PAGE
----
JTD: Why should developing countries like China formalize a medical training program, such as in PCCM?
Dr. Chrissian: As I’ve learned during my visit, China is moving toward a more formal training process in PCCM, and I think this is very exciting. And from what I have already seen, there is abundant respiratory disease here, allowing for the potential for very successful training programs. While providing health care to all citizens remains a challenge in many countries (including the United States), a minimum quality standard should be an expectation. And this of course begins with properly standardizing medical training.
But different hospitals may treat different diseases, prioritize either research or clinical care, and have variable amount and type of resources allocated for education. This leads to the potential for uneven and unreliable training on a national level. For example, in the United States there are now over 100 PCCM training programs. It is impossible for all to provide an identical educational experience to their trainees. So to help ensure that some of the key components we discussed in the previous question are incorporated across training institutions, the United States established the Accreditation Council for Graduate Medical Education (ACGME) in 1981. Through various regulations, this body provides quality oversight on a national level to help ensure that a basic educational standard is met and maintained. This, we hope, leads to more uniform medical practice across the country, and in turn, patients can trust in the care they receive. I would imagine that as PCCM programs further expand in China, a similar national committee will be employed as well.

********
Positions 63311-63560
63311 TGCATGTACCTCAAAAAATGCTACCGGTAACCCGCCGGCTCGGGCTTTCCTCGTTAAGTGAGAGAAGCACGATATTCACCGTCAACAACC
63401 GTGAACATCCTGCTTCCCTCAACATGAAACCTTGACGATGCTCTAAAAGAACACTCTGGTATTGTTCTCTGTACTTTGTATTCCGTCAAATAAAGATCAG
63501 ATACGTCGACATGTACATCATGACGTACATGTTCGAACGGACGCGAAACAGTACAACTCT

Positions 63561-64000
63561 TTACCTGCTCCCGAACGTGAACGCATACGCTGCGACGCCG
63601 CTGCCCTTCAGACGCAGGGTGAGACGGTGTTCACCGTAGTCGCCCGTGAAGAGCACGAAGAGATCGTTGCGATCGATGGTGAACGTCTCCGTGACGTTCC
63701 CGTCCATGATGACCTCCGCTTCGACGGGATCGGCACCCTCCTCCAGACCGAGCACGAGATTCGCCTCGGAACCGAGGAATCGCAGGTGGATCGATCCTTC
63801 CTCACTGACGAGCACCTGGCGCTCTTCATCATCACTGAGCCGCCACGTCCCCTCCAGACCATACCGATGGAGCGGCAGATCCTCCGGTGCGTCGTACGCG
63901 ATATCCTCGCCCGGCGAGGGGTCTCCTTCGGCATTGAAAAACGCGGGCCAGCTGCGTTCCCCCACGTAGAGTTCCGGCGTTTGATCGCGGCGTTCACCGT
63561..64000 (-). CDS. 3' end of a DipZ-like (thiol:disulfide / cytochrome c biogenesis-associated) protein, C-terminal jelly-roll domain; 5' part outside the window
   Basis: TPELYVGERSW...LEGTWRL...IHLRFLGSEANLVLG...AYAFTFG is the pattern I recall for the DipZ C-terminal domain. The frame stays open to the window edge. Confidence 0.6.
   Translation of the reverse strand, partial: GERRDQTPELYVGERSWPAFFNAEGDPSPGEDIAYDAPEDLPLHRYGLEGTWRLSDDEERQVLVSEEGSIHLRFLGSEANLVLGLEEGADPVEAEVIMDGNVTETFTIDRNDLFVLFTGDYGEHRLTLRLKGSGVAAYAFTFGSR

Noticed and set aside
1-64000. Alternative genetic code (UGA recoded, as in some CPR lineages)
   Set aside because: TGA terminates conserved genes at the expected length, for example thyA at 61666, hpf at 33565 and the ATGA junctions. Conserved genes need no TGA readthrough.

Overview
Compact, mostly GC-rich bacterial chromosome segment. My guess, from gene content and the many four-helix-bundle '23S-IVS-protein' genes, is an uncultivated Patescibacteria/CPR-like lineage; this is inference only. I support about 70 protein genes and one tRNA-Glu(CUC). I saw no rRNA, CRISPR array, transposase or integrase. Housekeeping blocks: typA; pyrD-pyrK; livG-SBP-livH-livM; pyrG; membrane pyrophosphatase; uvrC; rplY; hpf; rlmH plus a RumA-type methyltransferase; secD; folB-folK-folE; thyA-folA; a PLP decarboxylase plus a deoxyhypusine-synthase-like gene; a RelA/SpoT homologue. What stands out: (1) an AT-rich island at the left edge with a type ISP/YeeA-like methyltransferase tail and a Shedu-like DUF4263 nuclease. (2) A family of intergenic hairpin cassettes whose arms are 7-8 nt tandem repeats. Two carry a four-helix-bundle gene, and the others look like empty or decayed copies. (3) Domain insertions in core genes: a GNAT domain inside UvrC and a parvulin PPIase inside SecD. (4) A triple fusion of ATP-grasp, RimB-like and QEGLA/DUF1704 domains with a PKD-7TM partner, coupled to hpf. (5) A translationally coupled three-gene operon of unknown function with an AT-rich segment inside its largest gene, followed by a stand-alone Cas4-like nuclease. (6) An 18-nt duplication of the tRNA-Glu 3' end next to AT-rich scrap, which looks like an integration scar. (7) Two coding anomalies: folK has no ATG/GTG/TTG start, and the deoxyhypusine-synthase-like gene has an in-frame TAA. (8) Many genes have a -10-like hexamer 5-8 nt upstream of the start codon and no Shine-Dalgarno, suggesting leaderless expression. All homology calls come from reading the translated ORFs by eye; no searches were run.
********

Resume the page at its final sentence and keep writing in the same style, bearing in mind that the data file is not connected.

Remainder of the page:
JTD: What is the most challenging issue with performing bedside ultrasound in the critical care setting, and how to overcome?
Dr . Chrissian : Point-of-care critical care ultrasound has emerged as a very powerful bedside tool for evaluating critically ill patients with various disorders. Substantial medical information that may have an immediate impact on therapy can be rapidly acquired by the treating physician, without the need to transport the patient. For example, in a patient with cardiorespiratory failure, one can quickly and accurately evaluate for the presence of numerous causes such as pneumothorax, pneumonia, pulmonary embolism, hypovolemia, myocardial infarction, cardiac tamponade, aortic dissection, and so on. The critical care community has rapidly adopted this high-yield, yet simple and relatively cheap technology. We frequently joke that the ultrasound machine is our 21st century stethoscope. Several international societies within the field advocate for its use and there are ample educational courses offered all over the world.